The Richmond papers are seriously discussing the step of abolishing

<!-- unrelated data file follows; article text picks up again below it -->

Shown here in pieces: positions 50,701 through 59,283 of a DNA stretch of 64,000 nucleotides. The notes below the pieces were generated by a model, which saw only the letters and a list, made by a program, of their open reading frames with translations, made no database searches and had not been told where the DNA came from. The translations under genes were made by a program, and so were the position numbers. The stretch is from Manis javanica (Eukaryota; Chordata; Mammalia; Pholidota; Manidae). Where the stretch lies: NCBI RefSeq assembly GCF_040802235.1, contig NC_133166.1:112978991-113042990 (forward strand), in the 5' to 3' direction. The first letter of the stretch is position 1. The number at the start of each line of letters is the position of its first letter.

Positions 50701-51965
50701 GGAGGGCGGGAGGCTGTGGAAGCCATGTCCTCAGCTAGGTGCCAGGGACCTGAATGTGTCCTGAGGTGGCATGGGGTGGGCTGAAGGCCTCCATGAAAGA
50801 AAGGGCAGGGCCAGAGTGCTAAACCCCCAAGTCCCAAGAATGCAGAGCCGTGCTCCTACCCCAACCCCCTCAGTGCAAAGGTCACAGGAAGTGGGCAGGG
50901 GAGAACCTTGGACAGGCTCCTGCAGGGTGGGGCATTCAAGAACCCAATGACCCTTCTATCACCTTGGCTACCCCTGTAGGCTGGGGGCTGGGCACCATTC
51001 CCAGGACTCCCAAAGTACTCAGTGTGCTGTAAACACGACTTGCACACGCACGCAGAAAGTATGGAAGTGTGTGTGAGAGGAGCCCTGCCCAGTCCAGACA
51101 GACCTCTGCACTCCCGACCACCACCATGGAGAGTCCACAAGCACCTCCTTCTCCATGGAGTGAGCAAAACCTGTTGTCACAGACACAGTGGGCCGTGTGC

slavery and asking for the protection of England or France, rather than submitting to the North. We do not of eourse mean that such a policy as yet finds much favour,—on the 'contrary, the Richmond Sentinel has been bitterly blamed for even starting the idea that any such necessity could be imminent. But all the Richmond papers are depressed. The Richmond Examiner speaks in a leader of the "thin and wasted line of Lee's immortal veterans," and advocates taking away the right of Mr. Davis to exempt from military service as the only chance of recruiting them. 4' If we suffer that line to waste away too far,—then come deluge -and chaos, and (for us) the end of the world." The Committee on Finance of the Virginian Senate were directed to inquire and report "what action, if any, be necessary by the General Assembly to protect the bonds of the Commonwealth from ruinous taxation by the Confederate States Government." The meagre sheets (of two sides only) issued at Richmond have no inconsiderable space occupied by advertisements minutely describing runaway slaves, supposed to have attempted desertion to the enemy. One negro boy is described as "of light gingerbread colour," another as 4‘ brown black," who "looks simple when spoken to, and often curls up his forehead when addressed," and so on for a long list of fugitives. They read oddly beside the appeals on behalf of freedom .and independence.